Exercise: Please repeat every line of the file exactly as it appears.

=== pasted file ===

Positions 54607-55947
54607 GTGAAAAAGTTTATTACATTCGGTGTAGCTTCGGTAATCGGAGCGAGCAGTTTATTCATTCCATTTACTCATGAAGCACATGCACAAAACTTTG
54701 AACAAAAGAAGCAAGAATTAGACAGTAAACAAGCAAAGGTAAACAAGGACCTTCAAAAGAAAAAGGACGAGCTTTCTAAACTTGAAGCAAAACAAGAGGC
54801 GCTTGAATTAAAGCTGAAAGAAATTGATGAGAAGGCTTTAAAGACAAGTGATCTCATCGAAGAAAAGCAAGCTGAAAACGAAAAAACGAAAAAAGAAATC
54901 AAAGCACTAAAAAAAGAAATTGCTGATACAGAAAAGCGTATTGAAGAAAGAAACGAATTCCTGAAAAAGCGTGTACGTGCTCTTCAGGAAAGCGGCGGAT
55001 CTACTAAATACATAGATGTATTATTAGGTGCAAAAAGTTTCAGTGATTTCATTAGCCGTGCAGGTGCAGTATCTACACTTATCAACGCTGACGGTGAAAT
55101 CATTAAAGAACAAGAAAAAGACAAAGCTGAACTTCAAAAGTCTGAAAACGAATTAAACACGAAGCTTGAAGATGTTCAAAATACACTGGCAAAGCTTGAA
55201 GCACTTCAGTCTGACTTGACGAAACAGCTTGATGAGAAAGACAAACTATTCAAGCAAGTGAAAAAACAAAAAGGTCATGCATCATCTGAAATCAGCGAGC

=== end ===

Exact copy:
Positions 54607-55947
54607 GTGAAAAAGTTTATTACATTCGGTGTAGCTTCGGTAATCGGAGCGAGCAGTTTATTCATTCCATTTACTCATGAAGCACATGCACAAAACTTTG
54701 AACAAAAGAAGCAAGAATTAGACAGTAAACAAGCAAAGGTAAACAAGGACCTTCAAAAGAAAAAGGACGAGCTTTCTAAACTTGAAGCAAAACAAGAGGC
54801 GCTTGAATTAAAGCTGAAAGAAATTGATGAGAAGGCTTTAAAGACAAGTGATCTCATCGAAGAAAAGCAAGCTGAAAACGAAAAAACGAAAAAAGAAATC
54901 AAAGCACTAAAAAAAGAAATTGCTGATACAGAAAAGCGTATTGAAGAAAGAAACGAATTCCTGAAAAAGCGTGTACGTGCTCTTCAGGAAAGCGGCGGAT
55001 CTACTAAATACATAGATGTATTATTAGGTGCAAAAAGTTTCAGTGATTTCATTAGCCGTGCAGGTGCAGTATCTACACTTATCAACGCTGACGGTGAAAT
55101 CATTAAAGAACAAGAAAAAGACAAAGCTGAACTTCAAAAGTCTGAAAACGAATTAAACACGAAGCTTGAAGATGTTCAAAATACACTGGCAAAGCTTGAA
55201 GCACTTCAGTCTGACTTGACGAAACAGCTTGATGAGAAAGACAAACTATTCAAGCAAGTGAAAAAACAAAAAGGTCATGCATCATCTGAAATCAGCGAGC